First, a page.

Shinya Arino (有野 晋哉) is a Japanese comedian who is known predominantly for two different things. First and foremost, he's a member of the comedy duo Yoiko, which has him playing the role of the funny man to his partner Masaru Hamaguchi's straight man antics. More prominently in the television and video game sectors, however, Arino is known for being the host of Game Center CX (officially known under the title Retro Game Master in the US), which involves him playing old games to see whether he can beat them on his own. Typically unable to do so without outside assistance, however, the show is largely about his gusto and humorous candor about his apparent lack of skill at video games, despite otherwise being a huge fan of them. On the show, he is often referred to by the show's staff as the kachō, or "section chief" in Japanese, as he plays himself as an ordinary company employee on the show.
The Game Center CX Format
Whereas season one focused more heavily on interviews with various figures in the Japanese video game industry instead of on Arino's game-playing, from season two onwards the show mainly revolves around the various games that he challenges himself to beat. Taking place in a modest room with little more than the requisite video game setup, a white board, a window, and snacks, the show mixes footage of gameplay captured from the console Arino is playing with depictions of his reactions and quips as he goes through each game. If he consistently gets stuck in an area of the game, he can call upon one of the show's assistant directors or other staff members to temporarily take over the game until they get him past the troubling portion. While more often than not the people he summons are better at the games than he is, requesting someone's help can still be a gamble, as sometimes they get him into even worse straits than before. Staff members also sometimes drop by with helpful diagrams drawn either on the white board behind Arino or on a piece of paper that provides clarity on what he needs to do without otherwise directly intervening. Off-screen commentary is also present to help clue in viewers on each game's mechanics, as well as discuss Arino's state of mind while playing each game.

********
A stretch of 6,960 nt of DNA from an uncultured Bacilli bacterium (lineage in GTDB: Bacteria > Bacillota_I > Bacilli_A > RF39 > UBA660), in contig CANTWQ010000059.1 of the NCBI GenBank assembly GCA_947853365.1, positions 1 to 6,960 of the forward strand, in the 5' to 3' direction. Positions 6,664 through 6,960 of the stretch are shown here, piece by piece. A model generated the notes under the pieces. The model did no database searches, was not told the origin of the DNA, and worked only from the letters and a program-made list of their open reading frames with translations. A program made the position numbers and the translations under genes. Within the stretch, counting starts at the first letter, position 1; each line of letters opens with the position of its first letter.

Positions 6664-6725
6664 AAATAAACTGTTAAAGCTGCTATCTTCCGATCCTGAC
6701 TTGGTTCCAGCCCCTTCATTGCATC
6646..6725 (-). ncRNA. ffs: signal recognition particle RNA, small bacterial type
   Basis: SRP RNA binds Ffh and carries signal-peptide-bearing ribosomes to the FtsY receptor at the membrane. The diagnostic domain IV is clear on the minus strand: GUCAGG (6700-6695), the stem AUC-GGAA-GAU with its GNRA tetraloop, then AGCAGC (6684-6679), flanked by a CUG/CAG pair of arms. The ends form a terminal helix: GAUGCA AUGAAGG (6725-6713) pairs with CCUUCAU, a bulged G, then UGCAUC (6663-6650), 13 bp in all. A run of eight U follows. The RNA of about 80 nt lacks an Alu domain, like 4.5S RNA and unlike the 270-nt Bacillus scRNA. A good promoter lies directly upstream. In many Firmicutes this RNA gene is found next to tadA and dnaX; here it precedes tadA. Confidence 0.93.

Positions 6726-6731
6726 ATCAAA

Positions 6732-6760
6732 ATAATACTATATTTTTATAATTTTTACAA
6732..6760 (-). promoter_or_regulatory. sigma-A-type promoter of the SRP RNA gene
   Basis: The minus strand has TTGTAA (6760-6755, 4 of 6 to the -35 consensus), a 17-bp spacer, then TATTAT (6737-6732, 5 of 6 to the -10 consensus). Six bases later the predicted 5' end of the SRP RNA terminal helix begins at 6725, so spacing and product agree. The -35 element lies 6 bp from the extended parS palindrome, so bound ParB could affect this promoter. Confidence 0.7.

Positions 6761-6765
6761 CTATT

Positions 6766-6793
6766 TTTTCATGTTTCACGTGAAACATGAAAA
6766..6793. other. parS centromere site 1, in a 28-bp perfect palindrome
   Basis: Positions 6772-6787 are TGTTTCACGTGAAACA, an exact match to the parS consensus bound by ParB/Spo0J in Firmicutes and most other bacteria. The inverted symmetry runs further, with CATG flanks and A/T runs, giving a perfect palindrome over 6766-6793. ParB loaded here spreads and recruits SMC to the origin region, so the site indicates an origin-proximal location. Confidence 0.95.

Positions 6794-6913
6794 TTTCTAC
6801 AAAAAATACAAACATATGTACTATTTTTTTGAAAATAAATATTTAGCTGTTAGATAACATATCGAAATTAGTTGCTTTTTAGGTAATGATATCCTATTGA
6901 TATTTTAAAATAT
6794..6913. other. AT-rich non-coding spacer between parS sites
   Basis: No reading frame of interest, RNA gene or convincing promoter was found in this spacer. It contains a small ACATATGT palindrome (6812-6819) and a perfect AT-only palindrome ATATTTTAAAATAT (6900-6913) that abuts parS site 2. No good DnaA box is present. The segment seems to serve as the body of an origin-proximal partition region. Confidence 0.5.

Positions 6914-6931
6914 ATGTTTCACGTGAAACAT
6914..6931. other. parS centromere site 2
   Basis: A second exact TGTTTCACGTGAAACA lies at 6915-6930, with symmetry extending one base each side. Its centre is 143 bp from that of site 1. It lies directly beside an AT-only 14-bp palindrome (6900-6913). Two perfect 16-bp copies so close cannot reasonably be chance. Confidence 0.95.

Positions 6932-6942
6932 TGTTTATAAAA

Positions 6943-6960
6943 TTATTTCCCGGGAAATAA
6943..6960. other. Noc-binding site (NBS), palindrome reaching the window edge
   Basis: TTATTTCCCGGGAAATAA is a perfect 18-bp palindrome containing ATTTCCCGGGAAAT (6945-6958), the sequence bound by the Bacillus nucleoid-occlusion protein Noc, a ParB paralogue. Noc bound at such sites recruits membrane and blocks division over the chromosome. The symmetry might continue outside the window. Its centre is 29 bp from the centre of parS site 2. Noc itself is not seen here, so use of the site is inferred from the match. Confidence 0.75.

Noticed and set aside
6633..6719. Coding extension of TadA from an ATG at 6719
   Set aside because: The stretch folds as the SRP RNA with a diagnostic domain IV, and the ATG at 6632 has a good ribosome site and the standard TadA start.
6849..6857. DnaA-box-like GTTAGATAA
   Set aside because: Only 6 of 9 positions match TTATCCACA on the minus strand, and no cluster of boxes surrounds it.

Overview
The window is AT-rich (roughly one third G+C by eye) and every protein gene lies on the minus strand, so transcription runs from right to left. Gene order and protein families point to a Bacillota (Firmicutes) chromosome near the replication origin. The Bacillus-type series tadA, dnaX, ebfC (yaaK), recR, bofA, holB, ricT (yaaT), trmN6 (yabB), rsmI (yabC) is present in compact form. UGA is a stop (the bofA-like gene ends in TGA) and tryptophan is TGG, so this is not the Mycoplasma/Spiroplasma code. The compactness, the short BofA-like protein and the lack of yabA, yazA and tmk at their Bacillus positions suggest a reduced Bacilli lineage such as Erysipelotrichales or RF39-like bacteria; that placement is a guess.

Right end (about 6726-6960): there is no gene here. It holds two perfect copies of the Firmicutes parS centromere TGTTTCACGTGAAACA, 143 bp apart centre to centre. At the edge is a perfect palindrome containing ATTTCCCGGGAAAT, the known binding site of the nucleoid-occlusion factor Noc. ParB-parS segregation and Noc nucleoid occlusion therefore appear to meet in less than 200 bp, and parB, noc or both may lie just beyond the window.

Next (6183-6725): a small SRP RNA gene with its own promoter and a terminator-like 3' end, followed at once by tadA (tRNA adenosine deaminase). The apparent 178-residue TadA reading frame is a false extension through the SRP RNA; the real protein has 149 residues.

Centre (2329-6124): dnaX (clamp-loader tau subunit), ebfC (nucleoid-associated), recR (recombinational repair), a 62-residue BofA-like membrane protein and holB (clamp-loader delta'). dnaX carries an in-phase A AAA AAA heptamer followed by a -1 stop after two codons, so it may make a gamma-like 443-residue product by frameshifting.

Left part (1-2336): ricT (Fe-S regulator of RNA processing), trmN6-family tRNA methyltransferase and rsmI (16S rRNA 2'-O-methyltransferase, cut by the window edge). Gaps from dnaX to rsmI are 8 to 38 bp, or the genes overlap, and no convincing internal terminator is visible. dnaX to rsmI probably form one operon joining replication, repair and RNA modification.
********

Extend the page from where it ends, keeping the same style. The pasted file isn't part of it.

Although there is no inherent time limit for each game to be beaten, there are numerous instances where the show's producers force gameplay to cease soon after midnight, either to be resumed at the same point on a later day after an assistant has brought Arino back to his current point or just outright beaten by somebody else if the game proves to be too hard and he just gives up. Sometimes filming is also brought to an early stop because of other commitments Arino has for his work as a comedian, too. Often, though, it's simply to give him and his staff a rest, as they typically begin playing the games in the afternoon in twelve-plus-hour marathon sessions.
Each episode also includes smaller featurettes that provide a temporary break from the main action. Usually only spanning a couple of minutes at a time, these segments still revolve around games, although the specific contents can change depending on the season. The activities include, among other things, visiting unusual locations for video game shops and arcade machines, playing a quick string of obscure console games until dying once, and playing old handheld games that are then picked by Arino to be remade with art that he draws up himself. A few later episodes outside of the first season are nevertheless outright devoted to interviews with industry luminaries such as Dragon Quest creator Yuji Horii, as well as overseas business trips that he takes, such as to Cannes, France.
Games Played on the Show
The following is a list of games that Arino has played over the course of Game Center CX in order of their appearance in each season. Official English titles are used for each game, except in cases in which the game was only released in Japan; those games are as such referenced by the romanized version of their native name, save for select cases where the unofficial translated name is what the game is best known by overseas. In addition, this list only covers games that Arino plays during the main portions of the show and does not include any games that show up in the other segments during breaks. While certain games make multiple appearances on the show, they are only recorded multiple times on the list if the appearances took place during different seasons and the games were played under different conditions; most instances that occur within the same season are due to footage of Arino beating the game being edited into multiple episodes instead of being outright new reappearances. Game versions are also specified in parenthesis in cases where Arino plays multiplatform titles, marked with the official Giant Bomb wiki abbreviations for each console.